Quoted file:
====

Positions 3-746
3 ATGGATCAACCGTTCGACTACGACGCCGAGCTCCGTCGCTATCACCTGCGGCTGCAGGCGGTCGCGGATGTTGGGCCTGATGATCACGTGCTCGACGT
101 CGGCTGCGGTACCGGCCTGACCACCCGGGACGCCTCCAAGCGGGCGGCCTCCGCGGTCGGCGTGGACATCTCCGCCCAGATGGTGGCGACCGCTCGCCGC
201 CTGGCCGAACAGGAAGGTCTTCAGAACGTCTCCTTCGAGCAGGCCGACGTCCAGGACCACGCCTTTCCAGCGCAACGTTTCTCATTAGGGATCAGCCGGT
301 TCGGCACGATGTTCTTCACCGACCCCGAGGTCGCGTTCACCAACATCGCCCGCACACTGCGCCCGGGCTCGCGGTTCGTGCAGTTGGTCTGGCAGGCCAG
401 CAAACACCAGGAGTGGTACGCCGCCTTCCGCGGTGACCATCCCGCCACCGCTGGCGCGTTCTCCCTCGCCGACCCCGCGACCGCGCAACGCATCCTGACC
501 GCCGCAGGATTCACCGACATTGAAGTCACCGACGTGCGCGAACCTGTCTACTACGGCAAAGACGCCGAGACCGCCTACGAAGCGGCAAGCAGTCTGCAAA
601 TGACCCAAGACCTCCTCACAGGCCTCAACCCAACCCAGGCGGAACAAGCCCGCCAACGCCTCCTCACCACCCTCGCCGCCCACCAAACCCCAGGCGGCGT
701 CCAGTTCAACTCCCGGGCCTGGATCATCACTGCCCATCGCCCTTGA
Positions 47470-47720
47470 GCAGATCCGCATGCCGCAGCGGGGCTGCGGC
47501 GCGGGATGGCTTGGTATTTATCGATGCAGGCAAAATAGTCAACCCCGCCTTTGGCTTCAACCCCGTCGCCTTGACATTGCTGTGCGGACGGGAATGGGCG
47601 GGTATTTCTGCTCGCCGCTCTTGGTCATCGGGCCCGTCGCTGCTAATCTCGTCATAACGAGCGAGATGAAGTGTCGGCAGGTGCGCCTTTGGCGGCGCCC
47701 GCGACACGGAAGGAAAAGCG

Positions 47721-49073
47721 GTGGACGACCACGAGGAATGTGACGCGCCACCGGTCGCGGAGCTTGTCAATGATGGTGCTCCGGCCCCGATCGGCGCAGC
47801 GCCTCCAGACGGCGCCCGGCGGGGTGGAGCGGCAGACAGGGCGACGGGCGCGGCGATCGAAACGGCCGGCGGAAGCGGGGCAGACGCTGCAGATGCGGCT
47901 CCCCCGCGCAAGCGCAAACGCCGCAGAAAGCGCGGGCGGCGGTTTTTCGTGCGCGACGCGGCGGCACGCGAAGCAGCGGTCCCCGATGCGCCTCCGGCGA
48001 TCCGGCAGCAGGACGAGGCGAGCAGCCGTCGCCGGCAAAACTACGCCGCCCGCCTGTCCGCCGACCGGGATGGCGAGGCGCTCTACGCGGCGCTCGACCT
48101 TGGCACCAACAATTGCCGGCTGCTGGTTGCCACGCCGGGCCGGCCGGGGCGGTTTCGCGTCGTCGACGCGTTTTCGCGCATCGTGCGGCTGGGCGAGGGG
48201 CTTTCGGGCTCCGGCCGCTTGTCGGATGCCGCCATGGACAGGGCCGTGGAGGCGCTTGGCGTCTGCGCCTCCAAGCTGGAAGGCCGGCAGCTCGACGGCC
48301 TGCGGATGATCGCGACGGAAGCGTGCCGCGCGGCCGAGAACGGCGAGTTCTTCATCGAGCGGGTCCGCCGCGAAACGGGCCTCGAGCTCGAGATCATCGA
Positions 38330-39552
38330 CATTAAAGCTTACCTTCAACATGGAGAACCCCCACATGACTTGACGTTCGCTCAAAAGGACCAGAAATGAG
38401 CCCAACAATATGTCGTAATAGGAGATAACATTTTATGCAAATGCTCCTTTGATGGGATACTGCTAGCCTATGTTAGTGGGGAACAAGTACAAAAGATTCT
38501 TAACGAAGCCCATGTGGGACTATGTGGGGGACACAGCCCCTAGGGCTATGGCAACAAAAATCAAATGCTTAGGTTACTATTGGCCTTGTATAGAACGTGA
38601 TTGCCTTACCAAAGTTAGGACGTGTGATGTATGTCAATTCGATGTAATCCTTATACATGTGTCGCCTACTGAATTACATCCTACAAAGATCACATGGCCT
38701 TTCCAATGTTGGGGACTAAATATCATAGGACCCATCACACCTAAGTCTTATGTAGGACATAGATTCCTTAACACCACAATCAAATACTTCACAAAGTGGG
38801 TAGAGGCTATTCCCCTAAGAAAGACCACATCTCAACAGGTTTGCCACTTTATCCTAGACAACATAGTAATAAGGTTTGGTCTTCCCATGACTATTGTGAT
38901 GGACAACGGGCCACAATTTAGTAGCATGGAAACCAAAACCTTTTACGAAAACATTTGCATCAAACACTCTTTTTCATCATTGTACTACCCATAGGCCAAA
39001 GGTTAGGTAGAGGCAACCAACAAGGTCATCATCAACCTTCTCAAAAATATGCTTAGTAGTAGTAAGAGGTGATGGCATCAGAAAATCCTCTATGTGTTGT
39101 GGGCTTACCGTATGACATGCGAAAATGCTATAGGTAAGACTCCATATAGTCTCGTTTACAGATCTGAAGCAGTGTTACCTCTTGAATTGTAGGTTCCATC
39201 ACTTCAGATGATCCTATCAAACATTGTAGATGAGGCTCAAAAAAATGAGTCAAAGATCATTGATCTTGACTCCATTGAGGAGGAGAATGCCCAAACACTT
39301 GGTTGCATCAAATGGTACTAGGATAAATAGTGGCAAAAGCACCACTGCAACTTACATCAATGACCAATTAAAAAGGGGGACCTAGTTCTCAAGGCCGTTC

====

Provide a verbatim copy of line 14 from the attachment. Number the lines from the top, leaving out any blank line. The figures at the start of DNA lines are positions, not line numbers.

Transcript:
47701 GCGACACGGAAGGAAAAGCG